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A forest walk with a detour to the top of The Scalp – panoramic views, but not for the faint-hearted!

Scalp Header

Finally, following week after week of downpours any time I was off work, we’ve had a couple of days sunshine and I’ve been able to undertake a little exploration that I’ve wanted to do for years – seeing if the top of “The Scalp” was accessible by an easier route than just climbing up the sides!

If you have ever driven to Enniskerry or travelled on the 44 bus you will know The Scalp – a very steep sided gorge where the road seems to go straight through the centre of a huge rocky hill, with jumbled loose rocks of varying sizes overhanging the road and “falling rocks” signs. I’d often wondered what the view was like from the top, but the route up the sides from the road looks very sheer and dangerous for someone who is just a walker rather than a climber.

Local exploration had shown me that a small road – Barnaslingan Lane – runs behind The Scalp on the eastern side, and my plan was to approach from that direction. When coming from Dublin and Dundrum,  Barnaslingan Lane is on the left, a mile or so before The Scalp, but very easy to miss, as both the turning, and the road sign showing it are hidden by hedges. Basically you pass the Golden Ball pub and the filling station at Kiltiernan, and pass the new traffic lights that control the junction with the Ballycorus Road. Carry on towards Enniskerry, and when you see a long straight row of old cottages on your right, the turn for Barnaslingan is on your left, as you reach the end of the row.

A couple of km along this narrow lane there is a forest park on the right – easy to miss, but it is directly opposite the first turning on your left.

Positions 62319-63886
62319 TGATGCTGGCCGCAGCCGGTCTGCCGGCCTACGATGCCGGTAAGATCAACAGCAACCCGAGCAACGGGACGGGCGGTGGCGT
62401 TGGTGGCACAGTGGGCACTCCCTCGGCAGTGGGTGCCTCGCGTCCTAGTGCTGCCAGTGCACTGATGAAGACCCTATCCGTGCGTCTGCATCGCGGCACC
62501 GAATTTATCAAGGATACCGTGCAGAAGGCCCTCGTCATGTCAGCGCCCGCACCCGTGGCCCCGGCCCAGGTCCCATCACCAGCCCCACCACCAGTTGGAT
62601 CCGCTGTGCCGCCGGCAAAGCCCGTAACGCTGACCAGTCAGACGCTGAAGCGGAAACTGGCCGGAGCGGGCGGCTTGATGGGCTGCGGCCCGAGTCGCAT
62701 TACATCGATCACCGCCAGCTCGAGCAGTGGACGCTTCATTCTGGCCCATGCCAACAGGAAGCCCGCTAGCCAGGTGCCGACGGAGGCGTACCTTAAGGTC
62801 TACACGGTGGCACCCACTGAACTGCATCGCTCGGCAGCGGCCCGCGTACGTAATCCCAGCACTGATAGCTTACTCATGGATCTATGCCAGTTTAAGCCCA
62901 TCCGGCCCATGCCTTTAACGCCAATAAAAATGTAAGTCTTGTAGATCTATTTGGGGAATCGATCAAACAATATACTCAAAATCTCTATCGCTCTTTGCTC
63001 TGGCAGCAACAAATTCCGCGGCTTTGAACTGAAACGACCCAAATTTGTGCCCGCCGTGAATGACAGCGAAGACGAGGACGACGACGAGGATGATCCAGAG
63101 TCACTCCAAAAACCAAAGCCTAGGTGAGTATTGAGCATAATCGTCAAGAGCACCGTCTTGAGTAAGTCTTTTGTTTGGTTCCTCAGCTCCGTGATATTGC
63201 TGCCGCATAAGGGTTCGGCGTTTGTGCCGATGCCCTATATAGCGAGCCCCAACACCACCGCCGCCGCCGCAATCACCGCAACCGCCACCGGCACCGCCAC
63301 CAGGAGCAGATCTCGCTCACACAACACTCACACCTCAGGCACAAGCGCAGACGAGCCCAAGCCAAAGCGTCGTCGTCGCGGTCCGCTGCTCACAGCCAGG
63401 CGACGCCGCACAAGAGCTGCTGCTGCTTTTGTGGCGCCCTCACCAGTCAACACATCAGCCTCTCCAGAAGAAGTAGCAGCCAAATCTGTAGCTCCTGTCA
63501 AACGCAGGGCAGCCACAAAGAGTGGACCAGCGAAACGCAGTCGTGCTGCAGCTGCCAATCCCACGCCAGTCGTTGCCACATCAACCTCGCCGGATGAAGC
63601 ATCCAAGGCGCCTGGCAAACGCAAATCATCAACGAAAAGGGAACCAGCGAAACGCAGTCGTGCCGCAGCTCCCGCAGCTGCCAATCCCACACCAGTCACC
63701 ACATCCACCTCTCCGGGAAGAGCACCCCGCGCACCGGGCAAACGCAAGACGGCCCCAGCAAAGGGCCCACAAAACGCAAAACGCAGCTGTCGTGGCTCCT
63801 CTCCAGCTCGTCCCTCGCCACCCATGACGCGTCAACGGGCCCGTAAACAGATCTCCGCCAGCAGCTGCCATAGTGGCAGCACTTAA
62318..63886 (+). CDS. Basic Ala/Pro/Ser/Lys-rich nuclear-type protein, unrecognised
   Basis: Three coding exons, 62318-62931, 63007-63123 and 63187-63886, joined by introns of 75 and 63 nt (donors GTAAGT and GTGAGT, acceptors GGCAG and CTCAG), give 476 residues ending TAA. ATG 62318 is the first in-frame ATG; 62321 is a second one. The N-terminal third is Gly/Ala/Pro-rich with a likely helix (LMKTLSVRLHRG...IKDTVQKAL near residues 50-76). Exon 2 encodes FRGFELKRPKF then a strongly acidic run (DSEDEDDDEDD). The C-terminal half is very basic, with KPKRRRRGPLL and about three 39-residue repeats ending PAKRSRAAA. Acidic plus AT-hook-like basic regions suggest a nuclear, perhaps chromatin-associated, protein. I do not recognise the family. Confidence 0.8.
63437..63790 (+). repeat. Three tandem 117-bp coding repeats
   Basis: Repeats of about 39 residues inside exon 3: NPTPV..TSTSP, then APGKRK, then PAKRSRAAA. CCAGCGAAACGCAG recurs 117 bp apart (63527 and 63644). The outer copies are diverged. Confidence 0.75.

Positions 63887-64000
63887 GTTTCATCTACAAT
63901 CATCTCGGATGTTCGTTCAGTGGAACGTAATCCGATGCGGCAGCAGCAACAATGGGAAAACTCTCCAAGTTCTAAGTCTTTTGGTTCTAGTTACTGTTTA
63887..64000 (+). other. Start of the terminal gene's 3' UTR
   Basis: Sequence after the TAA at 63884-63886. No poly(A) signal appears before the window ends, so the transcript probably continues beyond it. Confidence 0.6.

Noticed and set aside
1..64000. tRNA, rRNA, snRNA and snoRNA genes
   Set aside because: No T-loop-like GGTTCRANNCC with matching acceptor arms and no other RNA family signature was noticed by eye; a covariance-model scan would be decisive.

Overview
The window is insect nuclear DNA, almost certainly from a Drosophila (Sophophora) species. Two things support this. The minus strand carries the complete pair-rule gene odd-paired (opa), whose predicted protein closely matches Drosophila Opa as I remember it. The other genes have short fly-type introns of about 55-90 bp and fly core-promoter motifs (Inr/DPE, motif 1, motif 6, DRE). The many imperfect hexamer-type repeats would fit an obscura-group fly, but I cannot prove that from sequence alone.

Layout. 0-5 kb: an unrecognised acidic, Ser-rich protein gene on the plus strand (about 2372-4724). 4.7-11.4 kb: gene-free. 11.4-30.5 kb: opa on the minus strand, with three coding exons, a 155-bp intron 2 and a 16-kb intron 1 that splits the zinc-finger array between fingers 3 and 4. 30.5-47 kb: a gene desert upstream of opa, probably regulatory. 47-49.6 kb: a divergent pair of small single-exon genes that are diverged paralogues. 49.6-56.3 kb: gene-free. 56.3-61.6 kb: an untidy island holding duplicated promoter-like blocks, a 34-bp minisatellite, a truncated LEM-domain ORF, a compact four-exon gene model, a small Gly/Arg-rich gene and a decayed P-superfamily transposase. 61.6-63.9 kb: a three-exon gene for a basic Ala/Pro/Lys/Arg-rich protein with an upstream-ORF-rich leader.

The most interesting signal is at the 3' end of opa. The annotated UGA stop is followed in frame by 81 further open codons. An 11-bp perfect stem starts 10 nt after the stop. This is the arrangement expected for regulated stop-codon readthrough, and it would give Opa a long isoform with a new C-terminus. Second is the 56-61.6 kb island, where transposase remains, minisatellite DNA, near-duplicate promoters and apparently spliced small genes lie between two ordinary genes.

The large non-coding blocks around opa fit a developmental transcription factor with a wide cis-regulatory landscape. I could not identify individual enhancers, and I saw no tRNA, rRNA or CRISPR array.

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Forest Park gate – click on any thumbnail for fullsize picture

This park, despite having signs proclaiming that the gates get closed at 8pm, never seems to be actually opened – several time I have passed during the daytime it has always been closed. The somewhat strange hypenation of “To-morrow” in the sign is also unusual!

There is just room for a car or two to park on the side of the road, as long as you in as close to the hedge as possible. Few people come here, so there should usually be a space. Once you have parked, pedestrian access through the gates is easy.

Once in the carpark, I took the smaller of two pathways on offer, which seemed to be the one leading most directly upwards.

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The pathway was clear in some places, and slightly overgrown in others, presumably little used because people pass by if they can’t drive in. It was quite walkable though, even in the overgrown sections.

After crossing through an open area where high voltage ESB lines cross the forest, the path rose gently between mature trees. So far, so good, as long as I was heading upwards and directly west I was fairly sure I was bound for the top of The Scalp.

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After about half a km the path comes to a T junction, with the main path going to the left. I followed this for a while, but turned back when it was clear that it was going downhill again and away from the hilltop. I retraced my steps to the T, and took the other fork, more overgrown. Almost directly after taking this, there was a small path on the left, leading directly to a low point on an old stone wall that seems to encircle the top of the hill.

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The wall has an obvious crossing point, and climbing over it, and scrambling up a rock just beyond it are the only mildly difficult parts of the trip.

Few people use the forest park, and fewer still go beyond the wall, and although there is a fairly clear path through the trees and undergrowth, the area was wonderfully still and utterly silent, and I frequently came across birds and small animals who seemed startled to see me.

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The ground here was uneven, but easy enough to cover, climbing over large smooth embedded rocks, and choosing trails that seemed to head in the direction I wanted to go in. For about 10 to 15 minutes I followed trails through bracken and scrubland, heading southwest and beginning to descend slightly. I still wasn’t sure at this stage that I would get to a point where I was on the top of the steep sides of The Scalp, but finally the great cleft in the hillside came into view ahead of me, and a stunning vista across the Wicklow countryside came into view, dominated by The Sugarloaf (a future walking ambition of mine).